• Biologics: For treatment of moderate to severe UC, biologics help block molecules that trigger inflammation.

It may be best for people who are taking pain medication to manage symptoms to take acetaminophen instead of NSAIDs, which can irritate the bowels.

In some cases, if individuals experience frequent blood loss, they may develop anemia. A doctor may recommend supplementing with iron, folic acid, or vitamin B12 to help manage anemia.


A person may also find that certain foods trigger UC flare-ups.

Trigger foods can vary between individuals, and people may find it helpful to talk with their doctor or a dietician to develop a diet plan. Eating smaller meals more frequently may also help.

Rectal bleeding can cause a loss of bodily fluids, nutrients, and electrolytes, especially if people are also experiencing diarrhea. A well-balanced, nutritional diet can help prevent nutritional deficiencies.

Learn more about foods to eat and avoid with UC.

Other procedures

If people have severe blood loss or hemorrhaging, they may need a blood transfusion to replace the lost blood.

When other therapies are ineffective in treating colonic inflammation, a person may need surgical treatment. This may involve the surgical removal of a part of the colon, the entire colon, or the entire colon and rectum.

If a doctor removes the entire colon and rectum, they can repurpose one end of the small intestine to function as a pouch, which healthcare professionals call a J-pouch. This attaches to the anus and allows waste to pass out of the body.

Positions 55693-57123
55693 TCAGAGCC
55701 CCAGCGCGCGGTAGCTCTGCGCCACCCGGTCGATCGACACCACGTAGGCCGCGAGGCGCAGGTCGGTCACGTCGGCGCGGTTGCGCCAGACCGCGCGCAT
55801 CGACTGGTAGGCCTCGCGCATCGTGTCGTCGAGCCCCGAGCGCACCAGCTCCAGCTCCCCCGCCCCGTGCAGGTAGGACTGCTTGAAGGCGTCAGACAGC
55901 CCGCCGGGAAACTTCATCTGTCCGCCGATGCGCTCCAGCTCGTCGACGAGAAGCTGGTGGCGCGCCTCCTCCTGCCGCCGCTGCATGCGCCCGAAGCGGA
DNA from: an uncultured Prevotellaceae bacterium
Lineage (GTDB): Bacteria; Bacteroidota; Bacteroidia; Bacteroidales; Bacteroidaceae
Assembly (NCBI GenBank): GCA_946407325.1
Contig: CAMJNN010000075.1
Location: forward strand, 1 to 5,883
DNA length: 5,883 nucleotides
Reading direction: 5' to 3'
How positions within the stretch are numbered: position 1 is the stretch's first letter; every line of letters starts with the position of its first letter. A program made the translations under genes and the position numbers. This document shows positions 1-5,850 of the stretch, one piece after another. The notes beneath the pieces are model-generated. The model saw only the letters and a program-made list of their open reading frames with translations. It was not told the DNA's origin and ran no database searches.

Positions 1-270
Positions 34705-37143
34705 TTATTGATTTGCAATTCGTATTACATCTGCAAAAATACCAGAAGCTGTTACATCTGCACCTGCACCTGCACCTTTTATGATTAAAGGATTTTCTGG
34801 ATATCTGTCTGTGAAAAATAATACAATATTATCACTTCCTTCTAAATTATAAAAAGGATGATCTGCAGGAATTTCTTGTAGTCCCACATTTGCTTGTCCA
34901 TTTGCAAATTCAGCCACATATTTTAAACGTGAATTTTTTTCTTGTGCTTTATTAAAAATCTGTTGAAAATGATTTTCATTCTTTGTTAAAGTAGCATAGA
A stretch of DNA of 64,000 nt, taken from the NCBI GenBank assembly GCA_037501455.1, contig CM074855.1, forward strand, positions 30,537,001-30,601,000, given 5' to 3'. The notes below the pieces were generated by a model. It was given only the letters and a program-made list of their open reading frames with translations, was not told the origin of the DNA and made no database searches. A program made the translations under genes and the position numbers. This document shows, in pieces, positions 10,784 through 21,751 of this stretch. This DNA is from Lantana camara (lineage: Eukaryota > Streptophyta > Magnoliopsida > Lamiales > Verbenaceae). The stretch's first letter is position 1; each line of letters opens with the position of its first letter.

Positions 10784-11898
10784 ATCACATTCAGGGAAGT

Learn about J-pouch surgery for UC.

Below are answers to some common questions about UC.

How long does ulcerative colitis bleeding last?

How long ulcerative colitis (UC) bleeding lasts will differ for each person. Some bleeding may persist for the duration of the UC flare, with a person passing as many as 10 bloody stools in a day.

It is important to contact a doctor if a person notices any blood in their stool. They may wish to keep a record of how frequently they see blood, as this can help them detect any changes in frequency.

What is the fastest way to calm ulcerative colitis symptoms?

A doctor will typically recommend medication to help manage UC symptoms.

Some medications, such as corticosteroids, offer quick but short-term relief. Others, such as immunosuppressants, can take months to start working effectively and are better for long-term management.

What is the permanent solution for ulcerative colitis?

Although there is no cure for UC, various medications can help a person manage the condition. In some cases, a doctor may also recommend surgery.

How do you end an ulcerative colitis flare-up?

If a person is experiencing a UC flare-up, avoiding triggers that worsen their symptoms may help. This can include avoiding any known trigger foods. Taking medication that a doctor has prescribed can also help.

Rectal bleeding is a common symptom of ulcerative colitis. Inflammation and ulcers in the rectum and colon can cause blood to appear in the stools. People may also experience slow, steady bleeding without any bowel movements.

People should discuss any rectal bleeding with their doctor, even if they have experienced bleeding before. They can also inform their doctor about any other changes in stools, such as persistent diarrhea or constipation.

A doctor may advise changing medication or other treatment methods and making dietary and lifestyle changes that could help.

Individuals need to seek emergency medical attention if they have severe bleeding, blood in their vomit, or any bleeding that causes them to experience dizziness, faintness, chest pain, shortness of breath, or severe pain.